The Filbert allows for tremendously good “drape” of the bristles around the surface, not sqeegeing off varnish with the resulting runs like you might get with a square tip brush.
A few applications of the shellac varnish to these surfaces and they were ready to set aside, to be burnished with steel wool and waxed later on.
Next we revisited the luan panels we had started the day before, undertaking a light scraping with disposable razor blades followed by a brief but vigorous rubbing with 0000 steel wool. I have found scraping to be not only historically accurate (obviously not with modern disposable razor blades, but the concept and practice are still the same) but now to be an integral component in my finishing process.
Then another inning of shellac application, followed at the end of the day by the third and final inning. By then the surface was beginning to get some sparkle.
One last exercise was to finish a raised panel door. I do not recall where these came from but they have served me well in this regard for many moons. Again, a few applications of shellac followed by rubbing out with steel wool and paste wax yielded a luxuriant surface.
The large panels were rubbed out the third morning with steel wool and wax, and buffed with soft cloth. The result was, as one participant said, “The best looking piece of luan ever!”
By mid-day on Sunday the party started breaking up, but the students left with a new confidence and a sharpened set of skills. Folks may be reluctant to come to The Barn on White Run because of its remote location, but once here they always love it and go home with more knowledge and skill than they arrived with. That’s not a bad outcome.
I recently hosted and taught a “Historic Finishes” workshop at the barn, with five attendees from around the country and my long-time friend DaveR as a teaching collaborator. The objectives were to help the students overcome any hesitancy about finishing by learning new habits and techniques, and the results of the exercises indicate success.
Our first exercise was the one that was most time sensitive in that it required three inning of finishing over two days, which was pushing the technology a tad. Fortunately the weather was cooperative. The task at hand was to take an essentially unprepared 24″ x 48″ panel of luan from Lowes to see what could be done with it, some well-prepared shellac varnish, and good brush. After a brief scuff sanding with 220 they began to lay down the 1-1/2 pound shellac as I have taught multitudes before them. The purpose is of exercise to overcome the trepidation in applying shellac spirit varnish.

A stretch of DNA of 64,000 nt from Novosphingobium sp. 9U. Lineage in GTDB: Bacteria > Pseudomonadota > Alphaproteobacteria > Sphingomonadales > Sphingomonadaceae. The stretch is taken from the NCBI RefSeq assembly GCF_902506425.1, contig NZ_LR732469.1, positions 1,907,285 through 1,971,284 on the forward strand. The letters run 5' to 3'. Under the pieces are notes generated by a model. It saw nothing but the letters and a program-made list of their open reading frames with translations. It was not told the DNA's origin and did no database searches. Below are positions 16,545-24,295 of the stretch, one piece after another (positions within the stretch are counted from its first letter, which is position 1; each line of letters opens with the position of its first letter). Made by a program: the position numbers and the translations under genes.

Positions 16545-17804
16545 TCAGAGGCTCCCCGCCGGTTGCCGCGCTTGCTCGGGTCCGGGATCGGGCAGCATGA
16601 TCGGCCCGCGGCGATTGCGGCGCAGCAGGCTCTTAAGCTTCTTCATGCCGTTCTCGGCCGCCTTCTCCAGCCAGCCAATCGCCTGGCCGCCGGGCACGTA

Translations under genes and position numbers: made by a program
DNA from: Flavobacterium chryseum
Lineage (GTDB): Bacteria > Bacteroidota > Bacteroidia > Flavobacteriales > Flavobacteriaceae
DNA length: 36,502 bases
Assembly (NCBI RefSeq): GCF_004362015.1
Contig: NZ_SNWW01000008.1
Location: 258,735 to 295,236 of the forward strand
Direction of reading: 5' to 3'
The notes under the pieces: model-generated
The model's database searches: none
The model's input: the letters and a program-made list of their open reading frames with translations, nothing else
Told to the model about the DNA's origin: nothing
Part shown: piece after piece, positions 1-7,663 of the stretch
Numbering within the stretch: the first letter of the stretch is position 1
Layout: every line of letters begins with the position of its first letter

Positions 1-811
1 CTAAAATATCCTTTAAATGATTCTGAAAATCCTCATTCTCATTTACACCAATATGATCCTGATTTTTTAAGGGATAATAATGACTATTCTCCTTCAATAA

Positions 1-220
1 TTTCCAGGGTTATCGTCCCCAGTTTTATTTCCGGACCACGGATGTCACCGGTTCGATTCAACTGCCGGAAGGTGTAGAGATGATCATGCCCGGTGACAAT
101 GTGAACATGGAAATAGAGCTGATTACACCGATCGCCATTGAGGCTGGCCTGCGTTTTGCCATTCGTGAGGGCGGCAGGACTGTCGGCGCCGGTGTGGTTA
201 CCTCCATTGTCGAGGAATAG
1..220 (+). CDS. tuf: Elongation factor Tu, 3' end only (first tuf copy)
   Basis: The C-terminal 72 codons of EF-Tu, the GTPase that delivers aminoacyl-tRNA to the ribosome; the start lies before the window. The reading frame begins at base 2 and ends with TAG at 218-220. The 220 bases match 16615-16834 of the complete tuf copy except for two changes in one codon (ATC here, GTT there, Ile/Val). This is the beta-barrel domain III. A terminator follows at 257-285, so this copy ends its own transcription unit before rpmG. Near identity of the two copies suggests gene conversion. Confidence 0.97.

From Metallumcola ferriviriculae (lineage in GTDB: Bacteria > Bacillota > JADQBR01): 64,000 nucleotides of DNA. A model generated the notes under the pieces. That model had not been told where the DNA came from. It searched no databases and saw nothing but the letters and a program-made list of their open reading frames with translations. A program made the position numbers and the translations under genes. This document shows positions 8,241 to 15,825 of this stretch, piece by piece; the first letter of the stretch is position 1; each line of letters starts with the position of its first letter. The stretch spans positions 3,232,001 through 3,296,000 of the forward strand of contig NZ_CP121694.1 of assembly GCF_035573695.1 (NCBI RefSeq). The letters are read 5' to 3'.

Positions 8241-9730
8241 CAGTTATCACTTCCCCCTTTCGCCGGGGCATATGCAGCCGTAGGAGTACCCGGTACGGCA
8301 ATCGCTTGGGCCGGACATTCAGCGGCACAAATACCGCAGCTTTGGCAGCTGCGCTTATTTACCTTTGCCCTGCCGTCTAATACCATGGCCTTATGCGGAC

Next came the grain-filling of some solid mahogany panels with molten beeswax as the foundation for pad polishing. This was how they did it in the old days, and it is still my preferred technique. The wax was melted in using a tacking iron (I cannot believe I did not get any more of this on camera), then scraping off the excess and buffing it out with linen.
Even at this point the results are impressive and in some circumstances the finishing would be called complete.
DaveR came on stage next to introduce pad spirit-varnish polishing, sometimes known as “French” polishing,
All eyes were glued to Dave as he walked through the process of this technique which has garnered much (undeserved?) mystical reverence.
He demonstrated the process of making a good pad, or “rubber,” which can last a finisher for decades, and before long they all set to making their own.
And the padding began.
Before long we were seeing some mighty fine sheen.
It was time to introduce the newest tool in the contemporary finisher’s kit, the polissoir. Everyone got their own brand new one that needed to be tuned up on a piece of fine sandpaper.
And out to work, first over bare scraped wood, then in concert with beeswax that had been scrubbed on to the surface.
Again, the final results were immediate and gratifying.
Up next, brushing carvings and other undulating surfaces.